Around 1938, Slocum left sports writing to take a job as a 'contact man' with General Mills, helping with publicity, and arranging the broadcasts of baseball games that the company sponsored.[20] In early January 1943, his wife died at age 57, and his own health subsequently declined. Slocum died in early May 1943, at age 59. When he died, numerous baseball writers recalled his willingness to mentor up-and-coming writers, his knowledge of sports, and especially, his love for baseball. As one former colleague wrote, "Few men who ever wrote baseball had as many friends among players and writers, and he will be missed in the press boxes, clubhouses, and the dugouts."[21] Slocum's funeral was attended by dignitaries (including Ford Frick, then-president of baseball's National League), radio executives, and fellow journalists.[22]


  1. ^ "J.H. Slocum Succumbs to Heart Attack," Hartford Courant, December 2, 1936, p. 4.
  2. ^ "Sports Writers of Connecticut to Honor Slocum," Meriden (Connecticut) Record-Journal, December 23, 1941, p. 12.
  3. ^ "Newspaper Men Come from Winsted," Hartford Courant, July 22, 1918, p. 14.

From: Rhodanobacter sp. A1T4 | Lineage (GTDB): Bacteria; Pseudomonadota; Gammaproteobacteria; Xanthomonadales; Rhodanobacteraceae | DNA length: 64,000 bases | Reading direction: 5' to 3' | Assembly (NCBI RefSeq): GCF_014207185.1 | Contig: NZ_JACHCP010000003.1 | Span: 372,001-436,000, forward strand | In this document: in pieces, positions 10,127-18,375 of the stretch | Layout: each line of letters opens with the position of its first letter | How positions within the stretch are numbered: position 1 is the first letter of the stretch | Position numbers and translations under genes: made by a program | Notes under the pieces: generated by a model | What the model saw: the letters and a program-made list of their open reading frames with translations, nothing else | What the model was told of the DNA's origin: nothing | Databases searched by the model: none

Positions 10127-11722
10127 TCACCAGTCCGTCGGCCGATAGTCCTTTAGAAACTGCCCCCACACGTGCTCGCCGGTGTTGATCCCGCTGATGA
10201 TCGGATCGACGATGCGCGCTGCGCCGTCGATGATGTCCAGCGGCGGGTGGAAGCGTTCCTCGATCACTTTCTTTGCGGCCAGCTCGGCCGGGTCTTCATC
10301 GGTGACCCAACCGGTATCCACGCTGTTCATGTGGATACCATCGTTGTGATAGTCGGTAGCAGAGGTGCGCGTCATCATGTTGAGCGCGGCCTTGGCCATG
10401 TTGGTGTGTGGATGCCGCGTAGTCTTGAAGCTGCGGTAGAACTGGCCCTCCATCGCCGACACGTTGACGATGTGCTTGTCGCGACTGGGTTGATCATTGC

4. ^ "Bill Slocum, Former Sports Editor, Dead," (Pittsfield, Massachusetts) Berkshire Eagle, May 7, 1943, p. 13.
  5. ^ "Brooklyn in Second Division 11 Years," Bridgeport (Connecticut) Evening Farmer, April 18, 1914, p. 8
  6. ^ "Bill Slocum Dies at 59 in New York," Hartford Courant, May 7, 1943, p. 13.
  7. ^ "Slocum-Egan," Bridgeport (Connecticut) Times, September 6, 1911, p. 6.
  8. ^ "New York Has Improved Steadily and Donovan Should Have Team in Race at Finish," Philadelphia Public Ledger, June 30, 1916, p. 16.
  9. ^ Bill Slocum, "Yankees Make Big Tour in Spring," Austin (Texas) Statesman, January 3, 1929, p. 7.
  10. ^ "Notes of the Series," Pittsburgh Daily Post, October 8, 1921, p. 9.
  11. ^ Bob Stedler, "Karpe's Comment," Buffalo Evening News, June 30, 1930, p. 11.
  12. ^ "Ruppert Takes Press Job From Barrow for Latter's Attack on Baseball Scribe," Philadelphia Inquirer, June 27, 1930, p. 18.
  13. ^ "Baseball Writers Honor Slocum," Knoxville (Tennessee) News-Sentinel, October 6, 1930, p. 8.
  14. ^ John M. Flynn, "The Referee's Sporting Chat," (Pittsfield, Massachusetts) Berkshire Eagle, May 8, 1943, p. 4.
  15. ^ Zipp Newman, “Dusting ’Em Off,” Birmingham (AL) News, May 14, 1943, p. 29.
  16. ^ Dave Anderson, "The End of the Last Literary Lion," Raleigh (North Carolina) News and Observer, October 9, 1988, p. 20B.
  17. ^ "Baseball Almanac – Slocum Award".
  18. ^ James P. Dawson, "Slocum Memorial Award Is Voted To McKechnie, Manager of Reds," New York Times, January 23, 1945, p. 14.
  19. ^ Harold C. Burr, "Writers Select Rickey to Receive Plaque at Dinner," Brooklyn (New York) Eagle, January 24, 1944, p. 9.
  20. ^ "Bill Slocum Dies, Veteran Scribe," St. Louis Globe-Democrat, May 7, 1943, p. 15.
  21. ^ Frank Graham, "Setting the Page," Bangor (Maine) Daily News, May 10, 1943, p. 14.
  22. ^ "Many Attend Funeral of Bill Slocum," Hartford Courant, May 9, 1943, section 4, p.1.